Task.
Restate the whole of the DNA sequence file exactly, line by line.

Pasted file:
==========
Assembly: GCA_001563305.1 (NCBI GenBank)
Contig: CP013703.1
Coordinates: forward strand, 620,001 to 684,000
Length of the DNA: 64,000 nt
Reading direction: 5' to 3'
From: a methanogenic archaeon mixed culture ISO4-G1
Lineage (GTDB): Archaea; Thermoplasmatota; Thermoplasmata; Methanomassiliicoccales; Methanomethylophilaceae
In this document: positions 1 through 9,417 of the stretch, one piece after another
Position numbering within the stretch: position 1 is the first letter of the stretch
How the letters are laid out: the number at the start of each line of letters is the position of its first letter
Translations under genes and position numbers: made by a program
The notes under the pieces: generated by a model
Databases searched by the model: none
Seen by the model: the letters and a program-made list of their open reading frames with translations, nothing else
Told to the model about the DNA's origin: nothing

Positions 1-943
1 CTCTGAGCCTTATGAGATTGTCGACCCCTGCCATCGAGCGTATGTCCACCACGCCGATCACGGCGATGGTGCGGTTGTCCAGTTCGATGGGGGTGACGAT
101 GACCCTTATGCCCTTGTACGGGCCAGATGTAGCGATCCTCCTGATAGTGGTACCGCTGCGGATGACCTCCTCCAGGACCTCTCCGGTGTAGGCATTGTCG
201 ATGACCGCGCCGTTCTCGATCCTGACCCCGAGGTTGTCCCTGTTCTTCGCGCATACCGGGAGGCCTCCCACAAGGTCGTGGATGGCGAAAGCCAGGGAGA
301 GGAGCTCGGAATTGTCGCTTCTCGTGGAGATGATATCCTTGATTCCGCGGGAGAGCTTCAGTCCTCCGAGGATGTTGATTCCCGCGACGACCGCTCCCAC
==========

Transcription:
Assembly: GCA_001563305.1 (NCBI GenBank)
Contig: CP013703.1
Coordinates: forward strand, 620,001 to 684,000
Length of the DNA: 64,000 nt
Reading direction: 5' to 3'
From: a methanogenic archaeon mixed culture ISO4-G1
Lineage (GTDB): Archaea; Thermoplasmatota; Thermoplasmata; Methanomassiliicoccales; Methanomethylophilaceae
In this document: positions 1 through 9,417 of the stretch, one piece after another
Position numbering within the stretch: position 1 is the first letter of the stretch
How the letters are laid out: the number at the start of each line of letters is the position of its first letter
Translations under genes and position numbers: made by a program
The notes under the pieces: generated by a model
Databases searched by the model: none
Seen by the model: the letters and a program-made list of their open reading frames with translations, nothing else
Told to the model about the DNA's origin: nothing

Positions 1-943
1 CTCTGAGCCTTATGAGATTGTCGACCCCTGCCATCGAGCGTATGTCCACCACGCCGATCACGGCGATGGTGCGGTTGTCCAGTTCGATGGGGGTGACGAT
101 GACCCTTATGCCCTTGTACGGGCCAGATGTAGCGATCCTCCTGATAGTGGTACCGCTGCGGATGACCTCCTCCAGGACCTCTCCGGTGTAGGCATTGTCG
201 ATGACCGCGCCGTTCTCGATCCTGACCCCGAGGTTGTCCCTGTTCTTCGCGCATACCGGGAGGCCTCCCACAAGGTCGTGGATGGCGAAAGCCAGGGAGA
301 GGAGCTCGGAATTGTCGCTTCTCGTGGAGATGATATCCTTGATTCCGCGGGAGAGCTTCAGTCCTCCGAGGATGTTGATTCCCGCGACGACCGCTCCCAC